That cioppino, chock full of sweet, fresh seafood, was alluring and sumptuous. Slices of Semifreddi’s sourdough bread helped to sop up the flavorful broth. A 2006 Ecco Domani Chianti, brought by Carolyn, was the perfect accompaniment to the meal.

For dessert, Annie wanted to keep to the Italian-Asian fusion theme and made a green tea tiramisu, a recipe she’d done before to rave reviews. (We have an old YouTube video of the green tea-ramisu making, and we will blog the green tea tiramisu recipe for it in — you guessed it — another post).

Green Tea-ramisu

 Green Tea-ramisu

This being Chinese New Year, Annie also wanted to share some of her homemade pineapple tarts. Michael contributed his almond-orange biscotti to our fabulous meal.

Homemade Pineapple Tarts and Almond-Orange Biscotti

Homemade Pineapple Tarts and Almond-Orange Biscotti

Of course, this dinner wouldn’t have been so fabulous without our fabulous guests. Being foodies, our conversation ranged all over, from wagyu steak to perfect fried chicken to barbecue to Chef Boyardee. We shared stories, compared notes, picked up tips, and generally had a blast! Our conversation ran long into the night. Incredible as it may seem, perfect strangers became fast friends.

Thank you, fabulous friends, for sharing in the bounty of our table. And thank you, Foodbuzz, for helping make it happen! We simply must do it again sometime.

Cheers and Aloha,

Annie and Nate

57 thoughts on “Foodbuzz 24, 24, 24: Chinese New Year Cioppino Hot Pot”

  1. >Your tea-ramisu looks amazing, I want that Caesar salad, and the tablescape is so pretty! Thanks for visiting my site – Happy New Year, or Chuc mung nam moi in vietnamese!

  2. >Wow, what a fun idea for a celebration, cioppini hot pot! What’s great about the cioppini is that the nice coloring of the crab definitely is an auspicious sign for the new year, and you guys really piled on the ingredients so your pot was overflowing, another great sign of abundance for the new year. You sure started the new year right! Great job!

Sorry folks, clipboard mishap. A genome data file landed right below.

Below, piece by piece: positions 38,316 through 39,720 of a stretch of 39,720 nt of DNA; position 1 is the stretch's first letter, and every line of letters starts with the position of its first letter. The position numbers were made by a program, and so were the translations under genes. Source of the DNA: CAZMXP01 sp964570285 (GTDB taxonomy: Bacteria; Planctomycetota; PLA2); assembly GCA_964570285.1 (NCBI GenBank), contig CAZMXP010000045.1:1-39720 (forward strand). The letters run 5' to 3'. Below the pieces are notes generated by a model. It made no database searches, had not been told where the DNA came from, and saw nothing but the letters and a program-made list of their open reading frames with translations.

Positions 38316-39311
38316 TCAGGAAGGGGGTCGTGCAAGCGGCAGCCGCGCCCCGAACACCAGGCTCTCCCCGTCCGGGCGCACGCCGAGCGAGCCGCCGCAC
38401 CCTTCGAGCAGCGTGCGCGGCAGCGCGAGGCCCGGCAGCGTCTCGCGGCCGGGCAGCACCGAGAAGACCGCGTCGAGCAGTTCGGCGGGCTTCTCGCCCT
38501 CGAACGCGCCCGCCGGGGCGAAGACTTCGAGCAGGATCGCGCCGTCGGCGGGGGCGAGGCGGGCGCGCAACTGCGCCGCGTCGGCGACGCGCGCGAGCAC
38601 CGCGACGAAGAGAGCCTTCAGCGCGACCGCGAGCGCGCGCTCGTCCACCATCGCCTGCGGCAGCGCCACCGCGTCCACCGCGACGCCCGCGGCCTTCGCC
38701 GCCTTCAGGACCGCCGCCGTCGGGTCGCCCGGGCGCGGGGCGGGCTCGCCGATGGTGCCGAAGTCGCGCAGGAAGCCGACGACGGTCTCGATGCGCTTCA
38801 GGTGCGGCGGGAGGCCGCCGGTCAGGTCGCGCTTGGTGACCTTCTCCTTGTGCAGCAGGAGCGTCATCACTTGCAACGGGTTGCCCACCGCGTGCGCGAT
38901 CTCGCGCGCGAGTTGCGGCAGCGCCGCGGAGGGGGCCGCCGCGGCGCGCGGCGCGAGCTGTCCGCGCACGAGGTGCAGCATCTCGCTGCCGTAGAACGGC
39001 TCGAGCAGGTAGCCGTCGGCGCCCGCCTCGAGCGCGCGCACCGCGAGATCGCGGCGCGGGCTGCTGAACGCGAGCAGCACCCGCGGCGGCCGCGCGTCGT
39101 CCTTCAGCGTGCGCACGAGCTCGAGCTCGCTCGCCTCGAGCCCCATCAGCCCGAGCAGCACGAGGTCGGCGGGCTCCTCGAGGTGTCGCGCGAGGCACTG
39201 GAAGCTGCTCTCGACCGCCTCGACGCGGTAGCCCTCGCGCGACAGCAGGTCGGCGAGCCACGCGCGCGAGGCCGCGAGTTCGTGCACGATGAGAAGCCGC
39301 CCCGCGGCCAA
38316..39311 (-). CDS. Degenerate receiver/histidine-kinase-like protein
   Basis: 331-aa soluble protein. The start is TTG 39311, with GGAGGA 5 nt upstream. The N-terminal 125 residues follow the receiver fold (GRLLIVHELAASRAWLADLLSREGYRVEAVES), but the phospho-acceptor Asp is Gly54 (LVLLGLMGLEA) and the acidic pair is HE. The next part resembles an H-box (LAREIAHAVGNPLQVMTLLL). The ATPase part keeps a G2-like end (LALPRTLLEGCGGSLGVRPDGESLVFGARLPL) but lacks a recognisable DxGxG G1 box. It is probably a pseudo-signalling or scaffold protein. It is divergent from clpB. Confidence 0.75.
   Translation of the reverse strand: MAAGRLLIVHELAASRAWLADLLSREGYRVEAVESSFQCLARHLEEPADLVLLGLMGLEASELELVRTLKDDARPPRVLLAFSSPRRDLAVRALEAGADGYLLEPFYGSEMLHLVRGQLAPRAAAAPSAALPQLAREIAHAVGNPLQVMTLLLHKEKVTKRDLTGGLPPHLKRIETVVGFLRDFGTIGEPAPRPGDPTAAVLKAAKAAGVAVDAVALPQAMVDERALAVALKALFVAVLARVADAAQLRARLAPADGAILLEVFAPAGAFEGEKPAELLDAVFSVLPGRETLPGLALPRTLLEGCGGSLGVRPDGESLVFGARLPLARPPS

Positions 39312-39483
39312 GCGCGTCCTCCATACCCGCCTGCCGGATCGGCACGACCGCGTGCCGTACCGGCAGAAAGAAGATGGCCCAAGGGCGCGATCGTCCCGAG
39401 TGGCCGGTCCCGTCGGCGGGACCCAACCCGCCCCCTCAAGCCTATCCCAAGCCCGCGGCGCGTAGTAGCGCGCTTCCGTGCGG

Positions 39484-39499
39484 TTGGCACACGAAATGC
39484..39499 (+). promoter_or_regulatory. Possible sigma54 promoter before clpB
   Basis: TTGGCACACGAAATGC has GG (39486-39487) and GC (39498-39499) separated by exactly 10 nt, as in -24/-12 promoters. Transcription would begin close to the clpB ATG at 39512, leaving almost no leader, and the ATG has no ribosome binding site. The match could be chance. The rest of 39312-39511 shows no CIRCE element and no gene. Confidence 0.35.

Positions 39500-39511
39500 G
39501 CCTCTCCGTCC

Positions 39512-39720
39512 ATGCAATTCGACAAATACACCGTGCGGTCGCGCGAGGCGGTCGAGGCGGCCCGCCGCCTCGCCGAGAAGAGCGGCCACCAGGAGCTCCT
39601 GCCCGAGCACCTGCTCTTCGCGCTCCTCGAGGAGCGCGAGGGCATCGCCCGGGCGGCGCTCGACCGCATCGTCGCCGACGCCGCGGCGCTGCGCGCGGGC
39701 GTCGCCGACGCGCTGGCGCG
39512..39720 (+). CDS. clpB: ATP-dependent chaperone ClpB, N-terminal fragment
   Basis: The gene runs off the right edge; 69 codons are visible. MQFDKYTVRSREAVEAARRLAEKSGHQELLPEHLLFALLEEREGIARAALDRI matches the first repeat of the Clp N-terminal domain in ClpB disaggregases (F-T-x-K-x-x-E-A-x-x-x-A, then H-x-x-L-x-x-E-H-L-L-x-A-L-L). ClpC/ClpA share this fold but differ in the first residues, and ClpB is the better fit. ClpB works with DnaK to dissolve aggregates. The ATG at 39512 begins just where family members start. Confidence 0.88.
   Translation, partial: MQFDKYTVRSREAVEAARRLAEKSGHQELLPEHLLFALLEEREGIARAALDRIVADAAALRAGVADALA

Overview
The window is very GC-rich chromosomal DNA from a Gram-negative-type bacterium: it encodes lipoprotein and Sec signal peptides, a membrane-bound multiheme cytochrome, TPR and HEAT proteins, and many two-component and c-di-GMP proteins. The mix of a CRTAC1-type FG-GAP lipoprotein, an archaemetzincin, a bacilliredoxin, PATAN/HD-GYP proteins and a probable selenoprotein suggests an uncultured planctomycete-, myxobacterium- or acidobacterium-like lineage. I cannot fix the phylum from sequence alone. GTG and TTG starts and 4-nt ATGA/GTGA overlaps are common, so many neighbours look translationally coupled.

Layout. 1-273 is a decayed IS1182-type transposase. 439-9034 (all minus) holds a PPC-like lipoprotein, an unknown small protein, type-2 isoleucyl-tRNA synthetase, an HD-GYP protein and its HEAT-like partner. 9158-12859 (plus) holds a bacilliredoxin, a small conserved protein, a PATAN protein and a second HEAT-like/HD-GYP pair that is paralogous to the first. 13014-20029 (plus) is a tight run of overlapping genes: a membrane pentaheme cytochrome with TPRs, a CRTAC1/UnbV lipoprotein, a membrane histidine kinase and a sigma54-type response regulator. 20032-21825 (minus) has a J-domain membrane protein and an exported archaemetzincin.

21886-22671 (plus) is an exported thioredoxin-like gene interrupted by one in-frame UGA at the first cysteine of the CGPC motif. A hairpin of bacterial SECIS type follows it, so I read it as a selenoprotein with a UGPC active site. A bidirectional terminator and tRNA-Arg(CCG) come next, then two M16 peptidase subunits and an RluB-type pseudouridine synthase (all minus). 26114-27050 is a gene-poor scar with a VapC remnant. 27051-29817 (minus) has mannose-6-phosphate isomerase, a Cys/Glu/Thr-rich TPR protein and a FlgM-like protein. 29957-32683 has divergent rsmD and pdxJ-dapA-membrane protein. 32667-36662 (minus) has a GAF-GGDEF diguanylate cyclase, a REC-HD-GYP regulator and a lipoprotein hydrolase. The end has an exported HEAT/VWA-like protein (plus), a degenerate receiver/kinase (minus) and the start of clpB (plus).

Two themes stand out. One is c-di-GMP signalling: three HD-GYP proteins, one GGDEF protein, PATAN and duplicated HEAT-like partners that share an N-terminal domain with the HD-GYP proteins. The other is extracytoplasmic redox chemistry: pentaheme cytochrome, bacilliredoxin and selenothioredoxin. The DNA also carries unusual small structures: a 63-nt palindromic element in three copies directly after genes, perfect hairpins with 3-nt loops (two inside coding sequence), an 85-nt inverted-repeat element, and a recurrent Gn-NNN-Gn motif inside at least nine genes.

3. >@spiCes – Maybe you can find a hotpot at an Asian grocery near you.

    @Chef Ben – thank you!

    @Kian – Happy New Year to you, too.

  4. >Thumbs way, way up and a shaka sign to you both for this month’s Foodbuzz 24 event. I’ve been visiting the site to see who else participated but only getting results from the previous 24 event.

    This read like such a fabulous event…ha! I wish we were neighbors!!

  5. >Just discovered your blog. Great read and beautiful pictures!

    Happy New Year! I left Malaysia over 30 years ago. When I returned, most recently in 2001, I was surprised to have hot pot for dinner. In Cameron Highlands, it was a welcomed event, but in KL, it was way too hot! We were all sweating when we were done.

    Where do you get your green tea powder (matcha)? I tried the Korean supermarkets in Atlanta but could not find any.

  6. >Every single part of your dinner looks scrumptious. I’m a huge fan of cioppino, so I would have been in heaven with that dish. And the green tea-ramisu? L.O.V.E. I.T.

    Congrats on being chosen to do a dinner!

  7. >You’ve got a great blog. Congratulations on being picked as one of January’s 24!! The Cioppino looks fantastic. I would have loved to be a guest at the party. Happy New Year.

  8. >@E. Thai – I totally know what you mean about the difference between having hot pot in Cameron vs KL.

    We got the matcha powder from a Japanese store here in San Jose, called Mitsuwa.

    @Shelly – thanks for the compliment! We appreciate it.

  9. >I was just in San Francisco a little while ago and the Cioppino I had there was awesome!
    Great looking dinner!

  10. >What a great idea – both the seafood hot pot and combining the 24,24,24 dinner with other bloggers. Looks as if you had a fantastic time and the photos are delectable 🙂

  11. >@all – thank you so much! We really had a lot of fun doing it. Some of our friends are even requesting we repeat the dinner for them.